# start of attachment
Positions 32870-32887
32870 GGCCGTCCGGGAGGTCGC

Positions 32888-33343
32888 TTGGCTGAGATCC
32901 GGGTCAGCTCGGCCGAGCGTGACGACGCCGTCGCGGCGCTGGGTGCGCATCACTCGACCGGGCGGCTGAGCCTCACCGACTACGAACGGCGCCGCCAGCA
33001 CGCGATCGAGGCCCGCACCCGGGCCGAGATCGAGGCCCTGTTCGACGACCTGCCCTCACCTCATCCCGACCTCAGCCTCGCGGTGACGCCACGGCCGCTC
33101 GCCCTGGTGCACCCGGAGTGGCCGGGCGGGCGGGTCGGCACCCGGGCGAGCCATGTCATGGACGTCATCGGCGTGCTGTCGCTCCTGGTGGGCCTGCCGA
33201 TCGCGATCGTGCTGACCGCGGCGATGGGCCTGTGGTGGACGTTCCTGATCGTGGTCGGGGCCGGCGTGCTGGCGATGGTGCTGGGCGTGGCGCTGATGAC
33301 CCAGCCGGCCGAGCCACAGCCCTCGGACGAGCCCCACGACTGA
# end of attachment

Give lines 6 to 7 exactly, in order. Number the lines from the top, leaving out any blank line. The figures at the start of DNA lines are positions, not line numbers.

33001 CGCGATCGAGGCCCGCACCCGGGCCGAGATCGAGGCCCTGTTCGACGACCTGCCCTCACCTCATCCCGACCTCAGCCTCGCGGTGACGCCACGGCCGCTC
33101 GCCCTGGTGCACCCGGAGTGGCCGGGCGGGCGGGTCGGCACCCGGGCGAGCCATGTCATGGACGTCATCGGCGTGCTGTCGCTCCTGGTGGGCCTGCCGA